By mid-2006 the residential boom in the United States had reached mega proportions.  Household debt expanded rapidly during the so-called neoliberal era As a result of falling interest rates that reduced the cost of borrowing and created the ensuing property boom in many advanced capitalist economies in the past fifteen years.  The creditors were the banks and other money lenders. The assets (home values) eventually collapsed, placing a severe burden of deleveraging on the financial sector (TLD p.99).

The discussion that follows concentrates only on debt in the corporate sector.  Astonishingly there is no mention of the collapse in consumer demand as millions of households across America had began to deleveraging following the drop in house prices at the start of 2007.  No note is taken here of the mass of evidence, painstakingly presented in Mian and Sufi’s House of Debt book, that before the banking crisis went critical (when  Lehman folded in September 2008) jobs and businesses in large parts of the US had already been severely hit as a result of the contraction in consumer demand from the start of 2007 as household borrowing began to fall, and income was switched to debt repayment. See my recent post.

Michael had already dismissed the analysis in the House of Debt when it was published in 2014. Rightly he criticises its authors for lack of discussion of profit. But he then argues:

Sure consumption falls in recessions, but investment falls even more. The Great Recession and the subsequent weak recovery is not the result of consumption contracting. But investment virtually stopped (see my post ) And behind investment (whether in productive or unproductive sectors) lies profitability.

Certainly there is much to criticise in Mian and Sufi’s book, not least their failure to discuss profitability. The surplus money capital which poured into the financial systems of the US and other countries – and which fuelled the expansion of mortgage lending and housing prices was not just based, as they suggest, on East Asian trade surpluses.  As I have shown, there were two other major sources: (1) accumulations of money wealth in the hands of the rich as inequality increased, and (2) the swelling cash reserves of the corporate sector, as profits recovered faster than investment after the 2000 downturn.  Mian and Sufi also play down the impact of the banking crisis on the continuing rise in unemployment at the end of 2008 and in 2009.

But it is not convincing to say simply that a Marxist analysis must entirely reject their convincing analysis that the 2007 crash in house prices and fall in consumer demand directly led to large increases in unemployment before the banking crisis went critical. Marxism needs a demand story.

There are sections of Michael’s book which show a commendable alertness to the complex forces which determine a major crisis.  The analysis of five inter-twinned cycles in the history of capitalist development is a promising line of theoretical and empirical advance which needs to be followed. Three of the cycles are clearly evident in the 2007-09 crisis. A construction cycle (housing) was interconnected with credit processes (mortgage financing) and with the profitability for the banks of mortgage-based securities.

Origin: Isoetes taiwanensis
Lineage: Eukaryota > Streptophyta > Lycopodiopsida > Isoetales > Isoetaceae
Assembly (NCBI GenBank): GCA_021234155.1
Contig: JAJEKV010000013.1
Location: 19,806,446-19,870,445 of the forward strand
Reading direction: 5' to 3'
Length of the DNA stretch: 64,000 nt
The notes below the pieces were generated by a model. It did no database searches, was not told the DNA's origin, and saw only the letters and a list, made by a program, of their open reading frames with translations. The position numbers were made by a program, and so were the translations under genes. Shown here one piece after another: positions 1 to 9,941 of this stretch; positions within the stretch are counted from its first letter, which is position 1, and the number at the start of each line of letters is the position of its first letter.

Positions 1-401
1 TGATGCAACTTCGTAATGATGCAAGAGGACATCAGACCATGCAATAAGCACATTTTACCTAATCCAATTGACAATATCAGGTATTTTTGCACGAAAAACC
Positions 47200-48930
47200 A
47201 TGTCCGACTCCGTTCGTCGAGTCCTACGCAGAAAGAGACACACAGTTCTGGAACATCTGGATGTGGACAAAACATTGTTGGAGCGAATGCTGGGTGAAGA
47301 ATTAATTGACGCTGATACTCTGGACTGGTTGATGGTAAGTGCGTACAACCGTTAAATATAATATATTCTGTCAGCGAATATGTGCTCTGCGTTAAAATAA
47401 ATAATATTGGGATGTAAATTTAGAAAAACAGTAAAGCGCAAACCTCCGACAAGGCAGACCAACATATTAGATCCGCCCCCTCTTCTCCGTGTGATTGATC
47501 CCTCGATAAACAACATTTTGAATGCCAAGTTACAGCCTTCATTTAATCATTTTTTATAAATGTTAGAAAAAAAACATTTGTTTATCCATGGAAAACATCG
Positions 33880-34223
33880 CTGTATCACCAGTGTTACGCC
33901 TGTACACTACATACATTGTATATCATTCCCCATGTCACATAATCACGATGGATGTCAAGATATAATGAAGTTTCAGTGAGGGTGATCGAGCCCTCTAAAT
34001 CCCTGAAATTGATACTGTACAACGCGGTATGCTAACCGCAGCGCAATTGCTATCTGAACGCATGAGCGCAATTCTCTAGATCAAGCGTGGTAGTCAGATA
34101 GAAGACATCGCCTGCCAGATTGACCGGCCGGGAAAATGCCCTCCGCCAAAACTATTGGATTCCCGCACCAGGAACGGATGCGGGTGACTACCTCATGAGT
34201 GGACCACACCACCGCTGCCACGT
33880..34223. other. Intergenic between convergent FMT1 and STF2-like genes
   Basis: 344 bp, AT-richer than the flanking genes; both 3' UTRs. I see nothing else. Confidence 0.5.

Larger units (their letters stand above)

But Michael’s way of tracing the linkages between these dimensions of crisis runs into difficulties He creates difficulties for his account by misreading some basic elements in Marx’s value theory.

In my view, and I think in Marx’s, circulation and distribution are at a lower plane of causal abstraction, or if you like, closer to the proximate than the ultimate or underlying causes. A collapse in the stock market or in real-estate prices will not lead to a collapse in production unless there are already serious difficulties in the latter. There have been many stock market collapses without a slump in production (1987) but not vice versa.

But the stock market deals with fictitious capital, in which contractual claims on the flow of surplus-value are traded.  It is external to the circuit of productive capital. As Marx says at the start of Capital Vol. 3, ‘the capitalist production process, taken as a whole, is a unity of the production and circulation processes (p.117).  Capital in the money form is both the starting point and the necessary terminus of the social reproduction sequence. Only to the extent that demand is available at each stage in the circulation process can value and surplus-value be realised in the money form.

Levels of abstraction are not the same as a hierarchy of causal processes.  Michael is right to say that a large-scale collapse of demand needs explanation and that Keynesian accounts are inadequate.

To say the cause of the Great Recession was due to a lack of demand is bit like saying that that the cause of the streets being wet today is because it is raining today. That tells us nothing about why it is raining today and/or what causes rain to happen. Describing the Great Recession as a lack of demand is just that, a description, not an explanation.

The critique of Keynesian demand management in this article is well argued and deserves careful study. But in his insistence that demand is simply and directly determined by the level of productive investment, Michael seriously weakens the explanatory power of Marxist political economy. In his review of the Mian and Sufi  book he writes:

It’s investment that is the swing factor in recessions and recoveries, not consumption. Or to be more exact, it is profits that call the tune, because investment demand drops off when profits do. As profitability falls over time, eventually the mass of profit will fall and this will force weaker businesses to cut back on investment or even close down. Then there is a cascade of falling ‘effective demand’ as companies go bust or lay off labour.

Here some of the tendencies identified in Marxist analysis are treated as direct causal determinations operating automatically.  Both factually and theoretically the explanation of the 2007-09 crisis which results is seriously flawed, given that overall investment levels in the US non-financial sector did not fall until 2009.